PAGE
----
This was the film covering Arnold’s surprise comeback (and surprise victory) at the 1980 Mr Olympia bodybuilding contest after five years in the abyss. Stories abound about The Oak’s final appearance. He broke the rules by entering, nearly started a fist-fight backstage, and caused the retirement of Mike Mentzer, who was convinced the contest was a fix.

This video covers none of that. In fact, it doesn’t cover anything much. We have some gym footage, some contest footage, and some interviews with Arnold and his compatriots, in no particular arrangement or order.

Let’s get it out of the way that if you’re expecting a riveting clash of titans like in Pumping Iron, this isn’t for you. This isn’t about a story. You should watch Total Rebuild because it’s a slice of Arnold’s life. It seems like a more honest and “real” documentary than Pumping Iron, although maybe that’s because they didn’t have time to edit it properly. Apparently, Total Rebuild was filmed by an Australian promoter, using equipment borrowed from some friends, and as a result it has a gritty indy quality. Unfortunately, the contest footage here is the best we have of the 1980 Mr Olympia (I’ve heard that CBS filmed the entire contest at great expense, and then threw the footage away because like Mentzer, they felt the contest was clearly rigged in Arnold’s favor).

The interviews with celebrities such as Bill Pearl and Tom Platz are fascinating. Tom hero worships Arnold, while Bill gently tries to cut him down to size. Arnold is his usual Alpha Male self. This guy could start a successful cult. He injects some humor into the proceedings, too, such as when he sees a bodybuilder put a 10 pound plate on a barbell without making enough noise. “We’re on camera! You have to make it sound like a thousand pounds!”

The training scenes are lackluster. I’ve heard that Arnold suffered a shoulder injury, which restricted his training poundages. He does some smith squats and cable rows. There’s nothing as awe-inspiring or intense as Pumping Iron’s training sequences here (in the order they appear in my mind: Ed Corney’s squats, Lou Ferrigno’s military presses, Arnold’s dumbbell flys, etc).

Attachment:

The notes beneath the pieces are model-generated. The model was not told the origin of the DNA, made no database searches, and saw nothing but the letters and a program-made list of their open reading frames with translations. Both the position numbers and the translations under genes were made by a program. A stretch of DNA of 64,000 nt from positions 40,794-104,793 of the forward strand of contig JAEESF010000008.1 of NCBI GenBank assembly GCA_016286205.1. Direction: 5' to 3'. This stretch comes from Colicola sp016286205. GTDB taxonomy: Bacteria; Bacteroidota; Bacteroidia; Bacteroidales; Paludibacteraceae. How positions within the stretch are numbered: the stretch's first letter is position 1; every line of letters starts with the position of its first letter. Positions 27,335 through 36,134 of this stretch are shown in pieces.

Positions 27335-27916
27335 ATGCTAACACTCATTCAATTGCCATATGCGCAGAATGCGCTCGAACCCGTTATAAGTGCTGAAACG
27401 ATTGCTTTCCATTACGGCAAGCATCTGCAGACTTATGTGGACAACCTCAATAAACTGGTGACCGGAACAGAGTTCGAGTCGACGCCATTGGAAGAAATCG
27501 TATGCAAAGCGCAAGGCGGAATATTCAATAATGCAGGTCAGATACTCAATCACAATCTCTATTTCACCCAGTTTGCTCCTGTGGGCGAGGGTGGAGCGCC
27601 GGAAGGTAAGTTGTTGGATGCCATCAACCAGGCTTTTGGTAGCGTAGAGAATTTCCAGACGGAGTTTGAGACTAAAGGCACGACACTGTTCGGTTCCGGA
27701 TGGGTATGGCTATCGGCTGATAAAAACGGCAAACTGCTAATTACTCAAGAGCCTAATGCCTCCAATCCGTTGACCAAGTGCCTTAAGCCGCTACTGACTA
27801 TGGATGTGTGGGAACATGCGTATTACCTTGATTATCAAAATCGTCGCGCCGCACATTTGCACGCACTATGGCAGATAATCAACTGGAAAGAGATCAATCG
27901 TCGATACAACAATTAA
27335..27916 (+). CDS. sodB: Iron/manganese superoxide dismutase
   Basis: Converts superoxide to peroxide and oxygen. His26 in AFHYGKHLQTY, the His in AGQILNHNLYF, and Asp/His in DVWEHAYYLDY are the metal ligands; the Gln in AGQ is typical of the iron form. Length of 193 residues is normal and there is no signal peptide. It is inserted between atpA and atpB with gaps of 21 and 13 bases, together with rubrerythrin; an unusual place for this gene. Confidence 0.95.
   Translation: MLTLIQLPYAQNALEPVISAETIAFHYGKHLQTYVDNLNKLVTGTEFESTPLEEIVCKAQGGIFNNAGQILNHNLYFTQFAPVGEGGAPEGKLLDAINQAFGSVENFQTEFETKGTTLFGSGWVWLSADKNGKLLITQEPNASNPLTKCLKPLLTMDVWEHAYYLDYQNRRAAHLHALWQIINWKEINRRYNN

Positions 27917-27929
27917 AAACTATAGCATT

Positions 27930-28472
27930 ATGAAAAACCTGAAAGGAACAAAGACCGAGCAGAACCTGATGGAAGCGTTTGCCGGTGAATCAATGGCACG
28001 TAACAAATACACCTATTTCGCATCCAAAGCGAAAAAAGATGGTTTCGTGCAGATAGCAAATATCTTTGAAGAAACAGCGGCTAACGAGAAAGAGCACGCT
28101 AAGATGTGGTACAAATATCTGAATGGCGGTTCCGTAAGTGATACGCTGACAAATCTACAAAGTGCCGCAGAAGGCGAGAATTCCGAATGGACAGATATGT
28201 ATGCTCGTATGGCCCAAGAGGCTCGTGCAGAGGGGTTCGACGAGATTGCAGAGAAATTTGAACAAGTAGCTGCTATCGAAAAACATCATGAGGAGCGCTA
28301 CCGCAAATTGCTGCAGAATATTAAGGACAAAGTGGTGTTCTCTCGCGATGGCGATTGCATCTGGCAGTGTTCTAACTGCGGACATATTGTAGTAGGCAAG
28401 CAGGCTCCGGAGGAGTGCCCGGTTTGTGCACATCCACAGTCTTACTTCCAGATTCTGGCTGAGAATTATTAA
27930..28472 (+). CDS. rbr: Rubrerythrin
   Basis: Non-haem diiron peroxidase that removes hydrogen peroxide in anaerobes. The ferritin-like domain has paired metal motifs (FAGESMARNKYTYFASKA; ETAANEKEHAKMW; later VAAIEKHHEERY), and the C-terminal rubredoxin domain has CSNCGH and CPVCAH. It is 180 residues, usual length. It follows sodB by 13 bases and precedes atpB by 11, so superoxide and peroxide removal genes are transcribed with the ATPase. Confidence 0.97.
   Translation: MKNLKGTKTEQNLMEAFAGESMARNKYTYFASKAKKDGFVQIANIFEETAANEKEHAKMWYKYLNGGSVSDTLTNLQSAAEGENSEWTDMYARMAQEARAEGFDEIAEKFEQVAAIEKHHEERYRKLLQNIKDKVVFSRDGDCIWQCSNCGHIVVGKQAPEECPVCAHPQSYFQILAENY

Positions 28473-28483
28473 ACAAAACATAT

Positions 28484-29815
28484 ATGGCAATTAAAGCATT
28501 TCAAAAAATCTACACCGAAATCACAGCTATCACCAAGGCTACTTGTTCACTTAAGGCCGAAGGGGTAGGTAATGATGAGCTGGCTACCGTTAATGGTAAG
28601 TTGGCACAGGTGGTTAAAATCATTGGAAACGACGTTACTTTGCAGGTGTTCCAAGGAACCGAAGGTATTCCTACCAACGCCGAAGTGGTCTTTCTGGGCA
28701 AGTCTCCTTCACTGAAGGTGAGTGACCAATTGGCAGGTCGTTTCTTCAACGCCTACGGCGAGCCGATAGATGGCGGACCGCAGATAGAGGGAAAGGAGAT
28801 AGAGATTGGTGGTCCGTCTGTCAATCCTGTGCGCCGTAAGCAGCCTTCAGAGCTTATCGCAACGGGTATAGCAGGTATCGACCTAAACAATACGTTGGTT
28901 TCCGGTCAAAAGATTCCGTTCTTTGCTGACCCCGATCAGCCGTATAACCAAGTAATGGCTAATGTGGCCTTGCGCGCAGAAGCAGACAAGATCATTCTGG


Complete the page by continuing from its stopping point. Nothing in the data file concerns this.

So…was the 1980 Mr Olympia rigged? There’s no question, Arnold wasn’t as good as his previous contest appearances. But in my opinion, he still took down the other guys with his trademark Arnold body parts: big arms, big calves, huge chest. His weak points (such as quads) were his weak points in previous contests, too. It might be true that Arnold at 90% power is better than anyone else from his time period at 100% shape, weak legs and weak shoulders be damned.

So, this is very different to Pumping Iron, and mostly the bad sort of different, but it’s still well worth looking for. This is an important part of old-school bodybuilding, just like the guy who stars in it.

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This CD is just really bad. PM5K should not have put it out. It’s worse than anything they did before, and one of those things was apparently so bad the singer refused to release it. So last we heard, they had put out Transform, which was sorta interesting, and now they’re trying out a new style and identity.

They jumped on the retro-punk bandwagon with both feet this time. “Enemies” and “Walking Disaster” are loaded with Sex Pistols riffs and other assorted musical cliches. The slick industrial riffs are gone completely. And Spider’s vocals don’t exactly clash, but they don’t sound right either, and he compensates by piling on retarded grunts and other gimmicky tricks. Get ready to hear “huh” and “yeah” and “riiight” frequently.